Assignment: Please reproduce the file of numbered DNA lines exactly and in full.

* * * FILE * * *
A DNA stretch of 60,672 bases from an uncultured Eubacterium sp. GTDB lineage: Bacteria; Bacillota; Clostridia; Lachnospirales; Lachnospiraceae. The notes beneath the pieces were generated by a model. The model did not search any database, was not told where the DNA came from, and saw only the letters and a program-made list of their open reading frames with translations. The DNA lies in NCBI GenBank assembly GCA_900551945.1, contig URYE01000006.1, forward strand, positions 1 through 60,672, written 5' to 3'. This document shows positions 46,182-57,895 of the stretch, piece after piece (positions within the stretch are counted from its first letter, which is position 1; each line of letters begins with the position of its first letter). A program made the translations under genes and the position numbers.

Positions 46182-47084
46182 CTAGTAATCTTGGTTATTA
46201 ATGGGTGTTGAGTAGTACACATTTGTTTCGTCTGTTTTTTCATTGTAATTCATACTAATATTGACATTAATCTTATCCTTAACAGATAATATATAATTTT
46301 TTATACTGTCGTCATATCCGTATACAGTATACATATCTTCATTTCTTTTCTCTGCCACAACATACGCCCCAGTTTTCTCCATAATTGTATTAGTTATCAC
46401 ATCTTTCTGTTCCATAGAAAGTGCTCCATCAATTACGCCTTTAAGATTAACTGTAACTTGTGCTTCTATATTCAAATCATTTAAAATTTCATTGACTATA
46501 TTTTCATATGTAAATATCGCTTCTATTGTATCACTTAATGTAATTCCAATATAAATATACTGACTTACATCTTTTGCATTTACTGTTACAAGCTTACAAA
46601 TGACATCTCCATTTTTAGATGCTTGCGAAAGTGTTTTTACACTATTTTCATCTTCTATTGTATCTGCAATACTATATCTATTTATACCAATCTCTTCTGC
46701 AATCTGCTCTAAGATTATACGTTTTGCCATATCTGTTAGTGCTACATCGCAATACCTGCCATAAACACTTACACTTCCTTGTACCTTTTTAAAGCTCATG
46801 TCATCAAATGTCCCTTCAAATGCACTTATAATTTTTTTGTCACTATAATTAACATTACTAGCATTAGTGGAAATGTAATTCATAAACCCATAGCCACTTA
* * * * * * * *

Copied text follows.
A DNA stretch of 60,672 bases from an uncultured Eubacterium sp. GTDB lineage: Bacteria; Bacillota; Clostridia; Lachnospirales; Lachnospiraceae. The notes beneath the pieces were generated by a model. The model did not search any database, was not told where the DNA came from, and saw only the letters and a program-made list of their open reading frames with translations. The DNA lies in NCBI GenBank assembly GCA_900551945.1, contig URYE01000006.1, forward strand, positions 1 through 60,672, written 5' to 3'. This document shows positions 46,182-57,895 of the stretch, piece after piece (positions within the stretch are counted from its first letter, which is position 1; each line of letters begins with the position of its first letter). A program made the translations under genes and the position numbers.

Positions 46182-47084
46182 CTAGTAATCTTGGTTATTA
46201 ATGGGTGTTGAGTAGTACACATTTGTTTCGTCTGTTTTTTCATTGTAATTCATACTAATATTGACATTAATCTTATCCTTAACAGATAATATATAATTTT
46301 TTATACTGTCGTCATATCCGTATACAGTATACATATCTTCATTTCTTTTCTCTGCCACAACATACGCCCCAGTTTTCTCCATAATTGTATTAGTTATCAC
46401 ATCTTTCTGTTCCATAGAAAGTGCTCCATCAATTACGCCTTTAAGATTAACTGTAACTTGTGCTTCTATATTCAAATCATTTAAAATTTCATTGACTATA
46501 TTTTCATATGTAAATATCGCTTCTATTGTATCACTTAATGTAATTCCAATATAAATATACTGACTTACATCTTTTGCATTTACTGTTACAAGCTTACAAA
46601 TGACATCTCCATTTTTAGATGCTTGCGAAAGTGTTTTTACACTATTTTCATCTTCTATTGTATCTGCAATACTATATCTATTTATACCAATCTCTTCTGC
46701 AATCTGCTCTAAGATTATACGTTTTGCCATATCTGTTAGTGCTACATCGCAATACCTGCCATAAACACTTACACTTCCTTGTACCTTTTTAAAGCTCATG
46801 TCATCAAATGTCCCTTCAAATGCACTTATAATTTTTTTGTCACTATAATTAACATTACTAGCATTAGTGGAAATGTAATTCATAAACCCATAGCCACTTA